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Crop Protection
Volume 132, 2020, 105110

Monitoring and discrimination of Pandemis moths in apple orchards using semiochemicals, wing pattern morphology and DNA barcoding

Sebastian Larsson Herreraa, CristinaThaa, Ramesh R.Vetukurib, Alan Knightc,1, Laura J.Grenville-Briggsa, Marco Tasina

Dep. of Plant Protection Biology, Swedish University of Agricultural Science, 23053, Alnarp, Sweden.


Non-pheromonal insect attractants of plant and microbial origin are often classified as kairomones. They differ from moth pheromones in that they can attract both sexes of several insect species. Kairomones are nowadays the object of several studies, due to their promising properties for monitoring and selective control of agricultural pests. Here we report on field trapping experiments carried out in apple orchards to quantify the response of the two leafroller species Pandemis heparana (Denis & Schiffermuller) and Pandemis cerasana (Hübner) to potential kairomones (acetic acid (AA), 2-phenyl ethanol (2-PET), pear ester (PE) and benzyl cyanide (BC)) in apple orchards. Specimens of the two species were sexed and classified to the species level using a morphological key based on wing traits. DNA barcoding was used to validate the discrimination between the two species through the morphological key. A two-component blend of AA and 2-PET was effective in catching significant numbers of females of P. heparana and P. cerasana. The addition of PE increased male but not female catches of only P. heparana. For P. heparana blends containing AA and BC with or without PE caught significantly fewer males and females than blends with PET and the AA/BC combination was as effective as PET releasing blends in trapping P. cerasana females. Morphological identification of Pandemis by wing pattern was in agreement with the DNA barcoding in the majority of cases. Additional studies are now required to establish an economic threshold to correlate moth catches with fruit damage and to the possibility that attract and kill based on the identified kairomones can be used to reduce damage.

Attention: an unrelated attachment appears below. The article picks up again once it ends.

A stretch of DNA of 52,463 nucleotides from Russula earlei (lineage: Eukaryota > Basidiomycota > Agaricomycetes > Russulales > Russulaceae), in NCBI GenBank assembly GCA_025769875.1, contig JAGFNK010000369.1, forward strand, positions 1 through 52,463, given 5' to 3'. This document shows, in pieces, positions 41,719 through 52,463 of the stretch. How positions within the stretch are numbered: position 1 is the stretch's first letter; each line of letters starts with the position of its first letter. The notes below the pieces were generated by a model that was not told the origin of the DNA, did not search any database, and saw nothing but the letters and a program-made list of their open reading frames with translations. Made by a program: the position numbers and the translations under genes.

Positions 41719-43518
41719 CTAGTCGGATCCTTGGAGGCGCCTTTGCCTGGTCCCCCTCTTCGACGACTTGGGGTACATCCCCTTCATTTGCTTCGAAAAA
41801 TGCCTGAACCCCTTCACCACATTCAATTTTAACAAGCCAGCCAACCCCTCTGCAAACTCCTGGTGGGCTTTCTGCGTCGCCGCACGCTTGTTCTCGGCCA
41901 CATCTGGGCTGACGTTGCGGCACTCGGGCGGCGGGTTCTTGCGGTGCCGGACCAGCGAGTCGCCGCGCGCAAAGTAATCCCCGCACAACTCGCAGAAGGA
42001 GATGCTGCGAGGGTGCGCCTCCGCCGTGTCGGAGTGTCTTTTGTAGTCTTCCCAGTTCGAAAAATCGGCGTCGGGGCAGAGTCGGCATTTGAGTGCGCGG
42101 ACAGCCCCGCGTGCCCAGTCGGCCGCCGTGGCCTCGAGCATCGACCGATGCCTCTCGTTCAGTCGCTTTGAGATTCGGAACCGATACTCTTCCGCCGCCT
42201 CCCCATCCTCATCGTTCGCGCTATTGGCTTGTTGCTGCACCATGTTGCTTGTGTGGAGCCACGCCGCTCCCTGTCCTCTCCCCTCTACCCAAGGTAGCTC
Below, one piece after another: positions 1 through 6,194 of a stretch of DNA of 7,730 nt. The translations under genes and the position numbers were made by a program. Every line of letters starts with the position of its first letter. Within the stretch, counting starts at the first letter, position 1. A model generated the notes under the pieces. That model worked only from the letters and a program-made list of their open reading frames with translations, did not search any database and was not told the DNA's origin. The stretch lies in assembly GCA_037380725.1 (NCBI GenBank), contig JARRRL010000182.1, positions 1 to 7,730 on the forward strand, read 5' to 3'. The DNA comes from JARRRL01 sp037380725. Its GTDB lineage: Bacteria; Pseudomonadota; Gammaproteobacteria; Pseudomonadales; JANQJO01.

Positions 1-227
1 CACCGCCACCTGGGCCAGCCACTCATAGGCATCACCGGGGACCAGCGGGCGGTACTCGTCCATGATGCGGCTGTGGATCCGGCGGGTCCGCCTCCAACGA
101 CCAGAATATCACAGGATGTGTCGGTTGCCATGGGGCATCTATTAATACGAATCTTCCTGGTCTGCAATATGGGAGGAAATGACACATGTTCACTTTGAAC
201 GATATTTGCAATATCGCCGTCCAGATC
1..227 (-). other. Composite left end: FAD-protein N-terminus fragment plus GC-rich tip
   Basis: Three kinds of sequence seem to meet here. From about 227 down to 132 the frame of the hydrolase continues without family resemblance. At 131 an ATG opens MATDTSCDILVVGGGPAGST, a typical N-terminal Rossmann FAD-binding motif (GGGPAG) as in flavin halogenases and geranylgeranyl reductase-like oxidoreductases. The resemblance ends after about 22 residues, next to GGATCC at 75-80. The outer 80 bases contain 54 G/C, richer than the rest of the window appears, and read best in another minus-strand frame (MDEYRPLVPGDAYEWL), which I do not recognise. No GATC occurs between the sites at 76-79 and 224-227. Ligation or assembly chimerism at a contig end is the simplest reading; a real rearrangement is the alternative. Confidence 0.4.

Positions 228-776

Keywords: Acetic acid, Integrated pest management, Pandemis cerasana, Pandemis heparana, Pear ester2-Phenylethanol.

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